University of Bristol
Fri, 30 Nov 2012 16:11 UTC
Researchers examined where men and women looked while viewing still images from films and pieces of art. They found that while women made fewer eye movements than men, those they did make were longer and to more varied locations.
These differences were largest when viewing images of people. With photos of heterosexual couples, both men and women preferred looking at the female figure rather than the male one. However, this preference was even stronger for women.
While men were only interested in the faces of the two figures, women's eyes were also drawn to the rest of the bodies - in particular that of the female figure.
Felix Mercer Moss, PhD student in the Department of Computer Science who led the study, said: "The study represents the most compelling evidence yet that, despite occupying the same world, the viewpoints of men and women can, at times, be very different.
"Our findings have important implications for both past and future eye movement research together with future technological applications."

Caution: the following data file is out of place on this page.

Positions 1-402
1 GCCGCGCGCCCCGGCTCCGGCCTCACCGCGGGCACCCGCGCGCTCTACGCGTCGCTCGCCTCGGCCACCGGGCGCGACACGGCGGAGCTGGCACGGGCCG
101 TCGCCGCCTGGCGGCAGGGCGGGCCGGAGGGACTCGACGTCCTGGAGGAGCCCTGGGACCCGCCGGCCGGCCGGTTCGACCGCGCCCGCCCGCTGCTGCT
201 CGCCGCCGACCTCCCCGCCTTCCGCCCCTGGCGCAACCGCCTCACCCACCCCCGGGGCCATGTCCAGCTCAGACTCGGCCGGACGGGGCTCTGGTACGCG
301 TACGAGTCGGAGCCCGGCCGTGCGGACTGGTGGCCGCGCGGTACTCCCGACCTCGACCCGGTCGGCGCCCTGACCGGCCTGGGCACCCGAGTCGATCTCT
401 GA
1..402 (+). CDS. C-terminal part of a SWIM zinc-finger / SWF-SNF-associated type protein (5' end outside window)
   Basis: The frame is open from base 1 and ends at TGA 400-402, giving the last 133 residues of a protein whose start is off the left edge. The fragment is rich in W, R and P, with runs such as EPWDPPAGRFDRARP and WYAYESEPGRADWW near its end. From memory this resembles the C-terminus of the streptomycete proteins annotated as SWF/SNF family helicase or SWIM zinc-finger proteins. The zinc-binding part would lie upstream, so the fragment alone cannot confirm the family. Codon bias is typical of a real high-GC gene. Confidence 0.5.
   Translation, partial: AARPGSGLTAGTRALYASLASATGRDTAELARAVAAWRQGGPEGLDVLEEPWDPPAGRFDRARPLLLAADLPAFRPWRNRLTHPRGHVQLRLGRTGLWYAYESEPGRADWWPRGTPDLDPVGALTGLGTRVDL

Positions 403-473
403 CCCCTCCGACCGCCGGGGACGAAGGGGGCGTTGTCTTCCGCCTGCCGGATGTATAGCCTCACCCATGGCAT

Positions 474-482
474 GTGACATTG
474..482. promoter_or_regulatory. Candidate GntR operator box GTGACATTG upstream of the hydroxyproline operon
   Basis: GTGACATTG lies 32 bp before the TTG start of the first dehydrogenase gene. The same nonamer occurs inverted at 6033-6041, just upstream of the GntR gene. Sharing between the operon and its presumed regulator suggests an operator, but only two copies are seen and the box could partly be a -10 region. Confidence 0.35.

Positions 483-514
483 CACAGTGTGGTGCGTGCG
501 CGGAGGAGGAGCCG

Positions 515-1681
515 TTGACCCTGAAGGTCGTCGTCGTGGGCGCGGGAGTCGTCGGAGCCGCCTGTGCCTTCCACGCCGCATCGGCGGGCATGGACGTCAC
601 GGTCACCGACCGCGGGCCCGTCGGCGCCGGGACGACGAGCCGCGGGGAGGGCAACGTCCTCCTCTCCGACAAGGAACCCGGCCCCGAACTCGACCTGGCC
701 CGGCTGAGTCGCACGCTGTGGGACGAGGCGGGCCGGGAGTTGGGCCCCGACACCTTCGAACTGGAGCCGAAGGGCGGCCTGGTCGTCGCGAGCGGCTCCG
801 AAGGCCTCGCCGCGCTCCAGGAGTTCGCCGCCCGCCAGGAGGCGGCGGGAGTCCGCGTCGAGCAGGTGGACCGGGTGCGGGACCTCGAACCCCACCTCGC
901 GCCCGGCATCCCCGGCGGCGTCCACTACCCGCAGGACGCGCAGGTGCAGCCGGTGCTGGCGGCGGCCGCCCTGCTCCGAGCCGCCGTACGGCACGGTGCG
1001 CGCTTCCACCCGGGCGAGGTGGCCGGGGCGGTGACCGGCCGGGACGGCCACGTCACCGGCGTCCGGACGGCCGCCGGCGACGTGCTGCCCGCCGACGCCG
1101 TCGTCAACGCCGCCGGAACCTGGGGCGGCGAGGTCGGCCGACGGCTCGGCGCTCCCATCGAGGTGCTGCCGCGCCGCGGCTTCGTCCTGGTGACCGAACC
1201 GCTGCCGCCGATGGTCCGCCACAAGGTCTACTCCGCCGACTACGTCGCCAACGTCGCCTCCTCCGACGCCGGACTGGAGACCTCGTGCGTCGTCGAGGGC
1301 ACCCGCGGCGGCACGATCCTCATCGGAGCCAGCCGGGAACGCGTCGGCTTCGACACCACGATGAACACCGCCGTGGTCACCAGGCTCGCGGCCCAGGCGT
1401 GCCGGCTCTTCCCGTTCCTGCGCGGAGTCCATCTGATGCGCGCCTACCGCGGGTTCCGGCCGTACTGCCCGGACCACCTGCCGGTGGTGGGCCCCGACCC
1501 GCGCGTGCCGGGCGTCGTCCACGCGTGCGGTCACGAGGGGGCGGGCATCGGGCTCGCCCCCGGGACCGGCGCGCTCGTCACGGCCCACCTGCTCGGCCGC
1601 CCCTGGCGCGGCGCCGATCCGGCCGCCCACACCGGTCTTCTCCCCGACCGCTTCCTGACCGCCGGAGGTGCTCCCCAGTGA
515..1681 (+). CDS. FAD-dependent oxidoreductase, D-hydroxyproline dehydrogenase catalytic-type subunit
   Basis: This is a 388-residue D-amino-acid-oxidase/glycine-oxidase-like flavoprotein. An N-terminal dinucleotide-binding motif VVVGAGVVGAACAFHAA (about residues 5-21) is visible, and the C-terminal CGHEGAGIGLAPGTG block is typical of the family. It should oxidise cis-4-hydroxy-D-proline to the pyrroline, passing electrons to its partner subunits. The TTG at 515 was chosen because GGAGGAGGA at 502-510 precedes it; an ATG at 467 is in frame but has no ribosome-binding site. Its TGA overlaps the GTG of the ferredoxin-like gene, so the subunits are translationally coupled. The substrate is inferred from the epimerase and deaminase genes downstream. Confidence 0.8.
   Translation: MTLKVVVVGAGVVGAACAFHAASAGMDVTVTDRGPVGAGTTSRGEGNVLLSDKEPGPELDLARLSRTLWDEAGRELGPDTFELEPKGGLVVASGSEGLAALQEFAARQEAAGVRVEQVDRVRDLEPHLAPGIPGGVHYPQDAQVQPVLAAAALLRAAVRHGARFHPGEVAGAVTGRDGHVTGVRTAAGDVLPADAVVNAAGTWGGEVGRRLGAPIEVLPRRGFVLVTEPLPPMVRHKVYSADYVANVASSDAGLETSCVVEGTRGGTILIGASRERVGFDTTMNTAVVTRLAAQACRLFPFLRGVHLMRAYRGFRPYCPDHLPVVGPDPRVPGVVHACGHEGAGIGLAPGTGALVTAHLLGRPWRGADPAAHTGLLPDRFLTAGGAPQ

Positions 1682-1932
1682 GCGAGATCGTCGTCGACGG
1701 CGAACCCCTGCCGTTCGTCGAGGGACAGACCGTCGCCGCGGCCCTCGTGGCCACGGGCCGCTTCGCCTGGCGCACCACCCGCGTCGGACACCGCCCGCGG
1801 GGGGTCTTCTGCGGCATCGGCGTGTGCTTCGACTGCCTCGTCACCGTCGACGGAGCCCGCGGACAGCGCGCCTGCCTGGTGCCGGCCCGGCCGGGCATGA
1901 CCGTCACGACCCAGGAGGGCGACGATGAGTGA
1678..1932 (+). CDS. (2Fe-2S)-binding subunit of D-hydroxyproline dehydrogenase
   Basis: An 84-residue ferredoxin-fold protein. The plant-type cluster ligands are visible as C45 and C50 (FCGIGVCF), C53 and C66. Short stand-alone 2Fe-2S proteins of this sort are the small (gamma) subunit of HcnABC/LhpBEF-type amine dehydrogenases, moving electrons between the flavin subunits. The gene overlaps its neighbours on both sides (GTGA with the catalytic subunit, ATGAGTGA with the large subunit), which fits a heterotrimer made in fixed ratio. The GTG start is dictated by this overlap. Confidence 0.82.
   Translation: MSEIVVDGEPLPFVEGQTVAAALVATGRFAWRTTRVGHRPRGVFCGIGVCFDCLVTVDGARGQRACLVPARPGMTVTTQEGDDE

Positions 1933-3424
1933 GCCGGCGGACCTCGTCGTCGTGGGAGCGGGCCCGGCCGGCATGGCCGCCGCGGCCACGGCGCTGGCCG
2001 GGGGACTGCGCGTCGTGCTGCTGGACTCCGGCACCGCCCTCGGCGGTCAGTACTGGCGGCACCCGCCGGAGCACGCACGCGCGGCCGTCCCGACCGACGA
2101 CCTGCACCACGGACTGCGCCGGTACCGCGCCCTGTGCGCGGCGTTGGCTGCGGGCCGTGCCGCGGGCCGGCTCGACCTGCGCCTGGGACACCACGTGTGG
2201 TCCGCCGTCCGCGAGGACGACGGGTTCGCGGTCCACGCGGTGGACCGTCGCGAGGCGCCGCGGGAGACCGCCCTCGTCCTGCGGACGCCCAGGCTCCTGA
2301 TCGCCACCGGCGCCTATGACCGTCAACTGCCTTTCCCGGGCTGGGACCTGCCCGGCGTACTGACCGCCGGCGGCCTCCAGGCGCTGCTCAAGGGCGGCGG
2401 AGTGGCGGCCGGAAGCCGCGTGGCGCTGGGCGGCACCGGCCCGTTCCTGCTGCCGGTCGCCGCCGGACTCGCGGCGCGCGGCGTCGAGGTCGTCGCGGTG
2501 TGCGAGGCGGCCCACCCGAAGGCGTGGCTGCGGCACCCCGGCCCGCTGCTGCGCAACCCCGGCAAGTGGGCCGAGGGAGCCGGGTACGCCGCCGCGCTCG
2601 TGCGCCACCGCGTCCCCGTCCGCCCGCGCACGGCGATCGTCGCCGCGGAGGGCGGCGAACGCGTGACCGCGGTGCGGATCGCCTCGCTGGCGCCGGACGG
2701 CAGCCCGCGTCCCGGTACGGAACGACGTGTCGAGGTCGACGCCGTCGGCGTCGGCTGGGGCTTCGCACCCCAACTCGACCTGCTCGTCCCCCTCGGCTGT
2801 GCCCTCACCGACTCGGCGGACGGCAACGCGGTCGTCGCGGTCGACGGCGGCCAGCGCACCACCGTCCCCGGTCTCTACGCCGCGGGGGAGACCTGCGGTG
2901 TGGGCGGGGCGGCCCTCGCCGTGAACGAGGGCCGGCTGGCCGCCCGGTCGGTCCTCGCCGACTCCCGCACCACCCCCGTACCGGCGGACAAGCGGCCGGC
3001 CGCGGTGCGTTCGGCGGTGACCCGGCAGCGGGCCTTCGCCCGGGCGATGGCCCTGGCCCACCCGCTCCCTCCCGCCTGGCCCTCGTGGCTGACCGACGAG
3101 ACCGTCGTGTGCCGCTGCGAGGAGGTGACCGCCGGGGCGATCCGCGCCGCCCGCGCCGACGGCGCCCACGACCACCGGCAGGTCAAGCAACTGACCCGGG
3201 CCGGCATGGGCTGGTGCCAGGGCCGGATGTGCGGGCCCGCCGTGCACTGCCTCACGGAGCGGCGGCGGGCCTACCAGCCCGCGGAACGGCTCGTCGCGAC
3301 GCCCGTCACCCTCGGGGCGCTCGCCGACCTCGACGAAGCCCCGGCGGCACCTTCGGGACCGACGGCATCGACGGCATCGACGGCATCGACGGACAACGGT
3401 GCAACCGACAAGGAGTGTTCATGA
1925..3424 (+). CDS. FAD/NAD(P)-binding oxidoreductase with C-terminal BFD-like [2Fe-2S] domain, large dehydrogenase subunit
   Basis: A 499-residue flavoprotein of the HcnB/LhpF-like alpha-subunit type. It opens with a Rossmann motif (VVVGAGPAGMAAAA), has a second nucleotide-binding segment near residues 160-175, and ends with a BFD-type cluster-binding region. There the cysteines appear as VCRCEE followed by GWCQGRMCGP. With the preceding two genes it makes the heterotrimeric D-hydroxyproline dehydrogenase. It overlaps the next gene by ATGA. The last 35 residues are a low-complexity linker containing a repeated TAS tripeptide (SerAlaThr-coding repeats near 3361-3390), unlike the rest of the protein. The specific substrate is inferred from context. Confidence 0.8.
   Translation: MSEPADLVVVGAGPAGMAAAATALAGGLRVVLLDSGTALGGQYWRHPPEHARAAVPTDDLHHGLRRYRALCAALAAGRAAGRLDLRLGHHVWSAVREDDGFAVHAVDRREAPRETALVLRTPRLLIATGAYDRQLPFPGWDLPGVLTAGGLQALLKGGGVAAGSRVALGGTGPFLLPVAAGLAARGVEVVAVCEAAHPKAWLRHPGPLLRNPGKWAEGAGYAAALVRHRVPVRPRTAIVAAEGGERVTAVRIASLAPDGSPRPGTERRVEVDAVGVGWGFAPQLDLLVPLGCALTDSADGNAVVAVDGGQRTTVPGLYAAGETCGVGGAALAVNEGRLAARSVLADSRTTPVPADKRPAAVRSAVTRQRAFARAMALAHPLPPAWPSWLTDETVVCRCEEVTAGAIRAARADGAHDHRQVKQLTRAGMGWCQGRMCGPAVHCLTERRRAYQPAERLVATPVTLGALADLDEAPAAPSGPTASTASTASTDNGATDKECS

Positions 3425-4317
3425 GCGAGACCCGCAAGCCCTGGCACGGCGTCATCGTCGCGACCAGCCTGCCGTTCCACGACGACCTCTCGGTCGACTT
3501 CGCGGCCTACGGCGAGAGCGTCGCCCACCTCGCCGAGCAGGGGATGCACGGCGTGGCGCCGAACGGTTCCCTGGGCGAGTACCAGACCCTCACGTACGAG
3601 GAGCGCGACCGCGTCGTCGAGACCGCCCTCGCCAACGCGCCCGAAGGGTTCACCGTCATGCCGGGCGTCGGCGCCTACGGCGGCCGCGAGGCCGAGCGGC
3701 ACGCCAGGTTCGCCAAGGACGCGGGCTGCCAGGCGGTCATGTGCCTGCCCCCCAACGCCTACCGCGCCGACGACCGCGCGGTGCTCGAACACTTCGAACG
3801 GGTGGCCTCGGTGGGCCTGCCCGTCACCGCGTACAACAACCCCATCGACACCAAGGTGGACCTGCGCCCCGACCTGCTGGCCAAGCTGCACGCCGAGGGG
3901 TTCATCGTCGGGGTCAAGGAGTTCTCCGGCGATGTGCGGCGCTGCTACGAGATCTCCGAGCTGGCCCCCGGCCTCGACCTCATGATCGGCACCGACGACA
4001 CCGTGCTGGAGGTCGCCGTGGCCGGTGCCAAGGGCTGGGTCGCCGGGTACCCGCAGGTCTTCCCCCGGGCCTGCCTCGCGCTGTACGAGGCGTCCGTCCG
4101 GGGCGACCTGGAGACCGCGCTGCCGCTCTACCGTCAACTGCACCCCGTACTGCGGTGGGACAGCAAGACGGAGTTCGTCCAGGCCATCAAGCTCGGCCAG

Eye movements are a tool used to collect visual information, which then colours an individual's perception of the world. Equally, when individuals have different interpretations of the world, this in turn affects the information they seek and, consequently, the places they look.
The researchers suggest that men and women look at different things because they interpret the world differently. The pictures preferred by women were the same pictures that produced the most distinct 'looking patterns'. Similarly, the pictures with the largest scope for a difference in interpretation - those with people - also produced the largest differences between where men and women looked.
One perceptual sex difference in particular - women's increased sensitivity to threat - may explain a further finding. People's eyes are drawn to the most informative regions of an image while also being repelled from areas that carry possible threat or danger, for example the sun. Faces are a paradoxical example of a region that is both highly informative and potentially threatening, particularly if eye contact is made.
While men made direct eye contact with faces in the pictures; especially when primed to look for threat, women averted their gaze downward slightly towards the nose and mouth of these faces. The researchers claim that this may be due to women being more sensitive to the negative consequences of making direct eye contact and will, therefore, shift their gaze downward, towards the centre of the face.
Paper: Eye Movements to Natural Images as a Function of Sex and Personality by Felix Mercer Moss, Roland Baddeley and Nishan Canagarajah, PLoS ONE, 30 November 2012.